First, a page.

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New To Netflix February 2020: Horror, Mystery, & Thriller Content

There’s a bunch of new content that dropped in January and February, so today, we review what is the worst to the best for Horror, Mystery, and Thriller content. A new grading scale is presented in this video, let me know what you think of it instead of a top 5 list!

There are a total of 8 films, so stick around and find out what is the best to watch on the streaming giant and what to avoid. We examine old thrillers like Raising Cain and What Lies Beneath, classic horror gems like Evil Dead and Tremors while looking at the new mysterious content like Horse Girl and the Girl on the Third Floor while keeping you far away from horror shite like a Nightmare on Elm Street remake and Polaroid.

We tried a new editing tactic too, love to hear feedback. Was there something else that dropped in these categories in January and February that we should have discussed? Drop a comment below and tell us how we screwed up!

Phantoms (1998)

Phantoms Poster

Phantoms Poster

Phantoms is a horror, sci-fi, thriller set in a ski town of Colorado that is very much dated by the decade of the 90’s; if not by just the cast but the special effects alone. The movie is based off of a novel by horror writer Dean Koontz who also happened to pen the screenplay. The movie is a bit of a cross-over between The Thing (1982) and Scream (1996); it’s pretty much a small group of 90’s arch-type characters being picked-off one by one by creatures from another world that they can’t really identify. It even casts Rose McGowan as the classic whore, a Skeet Ulrich look-a-like Ben Affleck, and a young Liev Schreiber; so as you can tell, they are trying hella hard to replicate the success of Craven’s Scream.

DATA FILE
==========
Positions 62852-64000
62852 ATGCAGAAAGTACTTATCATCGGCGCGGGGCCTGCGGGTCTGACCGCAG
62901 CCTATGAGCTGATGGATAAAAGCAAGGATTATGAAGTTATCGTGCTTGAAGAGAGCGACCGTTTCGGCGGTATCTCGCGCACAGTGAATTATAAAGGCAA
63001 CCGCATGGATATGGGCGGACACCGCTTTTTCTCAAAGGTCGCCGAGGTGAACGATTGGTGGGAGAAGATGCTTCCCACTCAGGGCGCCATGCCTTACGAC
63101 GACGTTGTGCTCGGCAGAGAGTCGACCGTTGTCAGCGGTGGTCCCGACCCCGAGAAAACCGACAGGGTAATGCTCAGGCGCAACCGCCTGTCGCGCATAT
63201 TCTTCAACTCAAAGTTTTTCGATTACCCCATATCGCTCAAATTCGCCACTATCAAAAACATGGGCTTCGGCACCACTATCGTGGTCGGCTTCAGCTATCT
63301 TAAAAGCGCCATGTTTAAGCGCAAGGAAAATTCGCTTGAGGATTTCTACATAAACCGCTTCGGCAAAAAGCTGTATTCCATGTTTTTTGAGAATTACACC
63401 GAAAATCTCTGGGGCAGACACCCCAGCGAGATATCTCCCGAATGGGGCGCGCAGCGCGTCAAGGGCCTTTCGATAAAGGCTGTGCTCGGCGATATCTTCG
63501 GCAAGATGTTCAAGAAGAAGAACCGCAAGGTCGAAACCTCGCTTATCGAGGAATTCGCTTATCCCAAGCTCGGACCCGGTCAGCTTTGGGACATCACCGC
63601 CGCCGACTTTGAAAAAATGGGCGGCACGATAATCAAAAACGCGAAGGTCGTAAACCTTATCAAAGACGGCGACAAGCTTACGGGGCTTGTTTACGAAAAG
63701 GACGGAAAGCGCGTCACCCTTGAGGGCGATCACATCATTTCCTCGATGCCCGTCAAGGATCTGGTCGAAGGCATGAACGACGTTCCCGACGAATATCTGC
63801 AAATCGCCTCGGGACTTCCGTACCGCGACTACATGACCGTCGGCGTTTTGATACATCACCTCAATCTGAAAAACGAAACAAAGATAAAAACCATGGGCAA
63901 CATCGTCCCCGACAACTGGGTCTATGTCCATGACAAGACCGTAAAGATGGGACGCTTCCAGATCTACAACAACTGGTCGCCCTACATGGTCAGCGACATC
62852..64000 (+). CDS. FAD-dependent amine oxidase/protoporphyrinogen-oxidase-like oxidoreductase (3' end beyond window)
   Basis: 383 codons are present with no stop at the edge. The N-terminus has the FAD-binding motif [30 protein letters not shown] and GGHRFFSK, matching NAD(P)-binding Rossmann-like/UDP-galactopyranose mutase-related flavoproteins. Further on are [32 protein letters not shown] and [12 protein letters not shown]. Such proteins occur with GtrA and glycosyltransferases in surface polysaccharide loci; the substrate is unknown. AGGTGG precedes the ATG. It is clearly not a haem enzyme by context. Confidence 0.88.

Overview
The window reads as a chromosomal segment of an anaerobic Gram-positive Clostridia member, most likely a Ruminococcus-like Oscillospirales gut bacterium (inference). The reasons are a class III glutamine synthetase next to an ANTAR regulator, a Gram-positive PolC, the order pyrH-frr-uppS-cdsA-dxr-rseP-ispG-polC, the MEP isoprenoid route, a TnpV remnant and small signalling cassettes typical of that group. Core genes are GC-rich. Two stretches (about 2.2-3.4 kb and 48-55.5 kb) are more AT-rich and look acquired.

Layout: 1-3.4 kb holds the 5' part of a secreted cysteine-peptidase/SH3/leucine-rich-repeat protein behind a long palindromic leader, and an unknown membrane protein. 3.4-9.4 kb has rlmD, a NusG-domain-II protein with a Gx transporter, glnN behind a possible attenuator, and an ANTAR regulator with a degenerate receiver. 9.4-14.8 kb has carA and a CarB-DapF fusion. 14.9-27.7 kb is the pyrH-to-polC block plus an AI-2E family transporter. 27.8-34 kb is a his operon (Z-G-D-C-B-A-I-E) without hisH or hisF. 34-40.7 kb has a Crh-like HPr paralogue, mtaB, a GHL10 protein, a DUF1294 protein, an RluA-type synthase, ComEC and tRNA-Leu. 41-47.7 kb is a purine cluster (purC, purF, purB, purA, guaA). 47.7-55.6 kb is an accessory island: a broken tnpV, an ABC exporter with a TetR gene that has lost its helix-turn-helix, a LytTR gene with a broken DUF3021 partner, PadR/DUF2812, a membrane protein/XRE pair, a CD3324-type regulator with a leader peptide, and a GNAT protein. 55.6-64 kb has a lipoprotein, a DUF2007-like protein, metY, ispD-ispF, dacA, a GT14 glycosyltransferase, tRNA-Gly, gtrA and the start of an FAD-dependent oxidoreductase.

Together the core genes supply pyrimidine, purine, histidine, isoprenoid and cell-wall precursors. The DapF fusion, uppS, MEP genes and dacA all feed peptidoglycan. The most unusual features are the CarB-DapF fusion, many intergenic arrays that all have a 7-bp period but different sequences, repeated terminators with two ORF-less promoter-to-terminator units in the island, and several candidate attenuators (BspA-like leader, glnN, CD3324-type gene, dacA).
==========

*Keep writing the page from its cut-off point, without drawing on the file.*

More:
Overall the film is lack-luster with time. It did not age well in the last 17 years; the scares are dismissive, the creature are un-realistic and poorly construed, the cast only called in on half the days, and the story holds no real sense of believable urgency. It’s a bummer as my boyfriend highly recommended the film as a fun, campy 90’s classic; for me it missed the mark, which is disappointing as I am a very big fan of Koontz’ Odd Thomas which is also on Netflix as of May, 2015.

Bates Motel is Creatively New, Yet Respectful to the Original

Last night, March 18 at 10:00 p.m., A&E premiered Bates Motel, what seems to be a modern day take on the teenage years of Norman Bates which is splendidly nerve-wracking and intensely  spine-tingling.

Going into the pilot episode I was expecting it to take place during the same time era as the movie, which may have been the 1960s? (I have scoured the internet and can not seem to find the answer, so if you know the time period of Psycho tell me in the comments!)

It’s not until I see Norman with an iPhone that I realize, OH! It takes place today! I would have never realized this because the first 5 minutes of the show is very nineteen-sixtiesish. The car that Norman and his mother own seems nearly identical to the iconic car in the original film. Continue reading